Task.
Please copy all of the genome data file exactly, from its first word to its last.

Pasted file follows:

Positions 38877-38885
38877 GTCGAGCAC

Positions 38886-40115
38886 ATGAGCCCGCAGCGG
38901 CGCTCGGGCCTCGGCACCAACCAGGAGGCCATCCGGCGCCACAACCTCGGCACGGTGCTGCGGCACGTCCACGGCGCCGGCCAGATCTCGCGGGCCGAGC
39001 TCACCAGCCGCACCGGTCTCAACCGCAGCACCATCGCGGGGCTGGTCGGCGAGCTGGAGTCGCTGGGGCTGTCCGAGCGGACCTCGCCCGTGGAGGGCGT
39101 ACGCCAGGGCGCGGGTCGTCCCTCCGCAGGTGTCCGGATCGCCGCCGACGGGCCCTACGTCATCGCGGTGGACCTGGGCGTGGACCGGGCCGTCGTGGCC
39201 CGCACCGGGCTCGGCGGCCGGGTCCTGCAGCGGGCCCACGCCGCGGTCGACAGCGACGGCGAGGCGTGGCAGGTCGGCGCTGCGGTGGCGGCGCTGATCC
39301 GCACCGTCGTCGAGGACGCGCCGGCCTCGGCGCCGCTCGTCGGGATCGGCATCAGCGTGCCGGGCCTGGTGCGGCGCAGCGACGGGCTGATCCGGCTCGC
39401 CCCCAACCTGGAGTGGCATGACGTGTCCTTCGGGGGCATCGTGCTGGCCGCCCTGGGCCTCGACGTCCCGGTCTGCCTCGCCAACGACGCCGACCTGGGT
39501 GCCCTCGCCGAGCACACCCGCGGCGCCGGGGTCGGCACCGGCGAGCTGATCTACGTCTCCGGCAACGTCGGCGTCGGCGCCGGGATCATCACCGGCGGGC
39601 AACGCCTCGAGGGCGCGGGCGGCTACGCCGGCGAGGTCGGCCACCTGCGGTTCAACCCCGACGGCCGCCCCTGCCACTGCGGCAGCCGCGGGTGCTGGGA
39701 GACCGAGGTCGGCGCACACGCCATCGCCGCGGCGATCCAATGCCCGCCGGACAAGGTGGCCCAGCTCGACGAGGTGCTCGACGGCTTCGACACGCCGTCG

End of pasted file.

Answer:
Positions 38877-38885
38877 GTCGAGCAC

Positions 38886-40115
38886 ATGAGCCCGCAGCGG
38901 CGCTCGGGCCTCGGCACCAACCAGGAGGCCATCCGGCGCCACAACCTCGGCACGGTGCTGCGGCACGTCCACGGCGCCGGCCAGATCTCGCGGGCCGAGC
39001 TCACCAGCCGCACCGGTCTCAACCGCAGCACCATCGCGGGGCTGGTCGGCGAGCTGGAGTCGCTGGGGCTGTCCGAGCGGACCTCGCCCGTGGAGGGCGT
39101 ACGCCAGGGCGCGGGTCGTCCCTCCGCAGGTGTCCGGATCGCCGCCGACGGGCCCTACGTCATCGCGGTGGACCTGGGCGTGGACCGGGCCGTCGTGGCC
39201 CGCACCGGGCTCGGCGGCCGGGTCCTGCAGCGGGCCCACGCCGCGGTCGACAGCGACGGCGAGGCGTGGCAGGTCGGCGCTGCGGTGGCGGCGCTGATCC
39301 GCACCGTCGTCGAGGACGCGCCGGCCTCGGCGCCGCTCGTCGGGATCGGCATCAGCGTGCCGGGCCTGGTGCGGCGCAGCGACGGGCTGATCCGGCTCGC
39401 CCCCAACCTGGAGTGGCATGACGTGTCCTTCGGGGGCATCGTGCTGGCCGCCCTGGGCCTCGACGTCCCGGTCTGCCTCGCCAACGACGCCGACCTGGGT
39501 GCCCTCGCCGAGCACACCCGCGGCGCCGGGGTCGGCACCGGCGAGCTGATCTACGTCTCCGGCAACGTCGGCGTCGGCGCCGGGATCATCACCGGCGGGC
39601 AACGCCTCGAGGGCGCGGGCGGCTACGCCGGCGAGGTCGGCCACCTGCGGTTCAACCCCGACGGCCGCCCCTGCCACTGCGGCAGCCGCGGGTGCTGGGA
39701 GACCGAGGTCGGCGCACACGCCATCGCCGCGGCGATCCAATGCCCGCCGGACAAGGTGGCCCAGCTCGACGAGGTGCTCGACGGCTTCGACACGCCGTCG